Los Angeles High School and the chairman of the committee. After
it was presented it was adopted amid great enthusiasm and a copy was
ordered engrossed and sent to John D. Spreckels as editor of the Call.
this could only be done by workmen
whose average price was not above the
rate paid by other manufacturing
countries of the world. • • • No in
telligent man questions the general ben
efit of labor-saving machines, which
have added so much to the prospects
and progress of our country, yet we
might as well rule them out as to turn
away the labor of the Chinese."
Such were the Huntingdon senti
ments in May of last year, and no
change of heart on his part has been
reported. No wonder he wants to take
in Hawaii with its thousands of his
rhown people. Now the Chinese are
obliged to sneak in, and the inconve
nience to which they are put must be
trying to their friend.
But there is another "local matter"
well understood here whether the peo
ple of the coast appreciate it or not,
and this is the Huntington desire to
have certain ships of English manufac
ture given an American register. It
is stated here that Huntington is anx
ious to have the China, the Aztec and
Baracouda fly the American flag. They
are Rnglish bottoms and not entitled
to the privilege. It is openly said here
that Huntington has made a deal with
the annexatlonists whereby these ves
sels were to be given register. Then
there would be no way of preventing
them having American registry if fly
ing the flag of Hawaii at the time the
Islands were taken in. This is thought
here to be the milk in the cocoanut. It
is even stated that some of these ships
have already received the boon Hunt
ington has been seeking, and now fly
the Hawaiian flag. Among those who
know Huntington the opinion prevails
that this is in accordance with the spe
cific terms of a bargain. Huntington
had agreed, they think and say, that
in the event of receiving the registry
asked for, he would do all he could to
help annexation, and he is doing it.
Among the opponents of annexation
this fact is a source of delight. They
contend that nothing could injure the
Dole scheme quite so much as the sup
port of it by Huntington. That he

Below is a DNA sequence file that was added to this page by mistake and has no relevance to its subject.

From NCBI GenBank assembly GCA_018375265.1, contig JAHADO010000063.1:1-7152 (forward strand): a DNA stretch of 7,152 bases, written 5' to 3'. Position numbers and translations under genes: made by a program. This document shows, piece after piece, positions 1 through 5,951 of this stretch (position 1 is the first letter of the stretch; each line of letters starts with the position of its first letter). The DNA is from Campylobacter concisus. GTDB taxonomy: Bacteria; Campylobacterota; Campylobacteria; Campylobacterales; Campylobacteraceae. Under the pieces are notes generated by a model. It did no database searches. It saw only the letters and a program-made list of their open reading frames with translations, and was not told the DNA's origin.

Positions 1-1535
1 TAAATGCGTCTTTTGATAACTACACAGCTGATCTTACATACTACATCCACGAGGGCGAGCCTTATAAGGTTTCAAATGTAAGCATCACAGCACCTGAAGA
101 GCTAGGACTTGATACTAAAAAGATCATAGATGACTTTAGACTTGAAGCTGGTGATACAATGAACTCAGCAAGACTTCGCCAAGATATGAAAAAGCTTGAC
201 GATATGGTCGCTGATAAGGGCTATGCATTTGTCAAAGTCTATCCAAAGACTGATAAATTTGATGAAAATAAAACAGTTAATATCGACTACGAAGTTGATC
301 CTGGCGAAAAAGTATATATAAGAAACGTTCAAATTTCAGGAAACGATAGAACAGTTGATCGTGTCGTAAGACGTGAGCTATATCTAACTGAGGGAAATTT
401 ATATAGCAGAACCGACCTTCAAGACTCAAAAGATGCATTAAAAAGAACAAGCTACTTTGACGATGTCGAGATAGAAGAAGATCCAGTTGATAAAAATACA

comes to it 3 support, they argue, is the
best showing possible that it Is per
nicious and directly against the com
THIS IS Wt-iAT ANNEXATION MEANS.
mon interests. Indeed, the fact that
Huntington is fighting them is one of
the strongest assurances that they are
in the right, and that they will
triumph. They feel that this fight is
not one to be won with Southern Pa
MAKES A TALK
Claims That the Nation Which Controls the
Hawaiian Islands Will Control the
Commerce of the Pacific.
WASHINGTON, Jan. 18.— Senator
Morgan occupied the attention of the
Senate during the entire time of the
executive session to-day in the presen
tation of his views on the subject of
annexation of the Hawaiian Islands.
This was the second installment of the
Senator's speech, and when he conclud
ed, a few minutes after 5 o'clock, he
had not then reached the end. He
spoke for about three teours to-day, and
his speech was a general presentation
of the importance of the islands to the
T'nitfd States. He dwelt especially up
on the military importance of the is
lands, quoting General Schofield and
Captain Mahan at length in support of
his position that the islands were a
natural outpost for the United States
and necessary to the protection of our
western coast and of our general com
merce in case of war.
Mr. Morgan predicted that if the
United States did not take advantage
of the present opportunity to acquire
the islands there would be war between
this country and some other power
within ten years. It was not, he said,
within the bounds of possibility, in
view of the present European compe
tition for territory in Asia, that the
Hawaiian Islands should be allowed to
remain independent for any length of
time after the United States should an
nounce a determination not to make
them a part of American territory.
"Does the Senator from Alabama
mean to say," interrupted Senator Pet
Continued on Second Page.
PRICE FIVE CEISTTS.
City Has the Right ta
Lease Held by the Mo
nopoly Will Expire
in That Month.
The Counsel's Contention Is.
Backed by an Array of Ju
PEOPLE WILL TRIUMPH.
Excellent Results of Th« Call's Cru
sade Against a Greedy and Shame
Special Dispatch to The Cat!.
LOS ANGELES, Jan. 18.— The second
result of the publication by The Call
of the people's side of the case in the
great battle that is on between the
city of Los Angeles and the Los An
geles City Water Company, in which
the magnificent sum of over a million
and a half of money of the taxpayers
is at stake, can be recorded. The sec
ond result is one that will be a sur
prise to the people of Los Angeles, and
which will be another boomerang to
the syndicated daily press, which in
this all-important contest has present
ed only such facts as the water com
pany desired the pubiic to have. City
Attorney William E. Dunn goes on
record as stating that the proposition
and contention of Mayor M. P. Snyder
that at the expiration of its lease from
the cJty the plant now in the posses
sion of the water company reverts to
the city and that the city can take pos
session of it on July 22 next is correct
and sound from a legal standpoint.
This Is the most Important state
ment that has ever come from City At
torney Dunn in regard to this matter
of municipal operation of a watei dis
tributing plant. Mr. Dunn goes fur
ther. He says that the counsel en
gaged and paid for by the city to con
fer with him in regard to all water
litigation — Messrs. Lee and Scott
agree with him that all the city has
to do is to take possession of the plant
of the water company on the expira
tion of Its lease. Then the company
will be forced to go into the courts to
have determined the valuation of the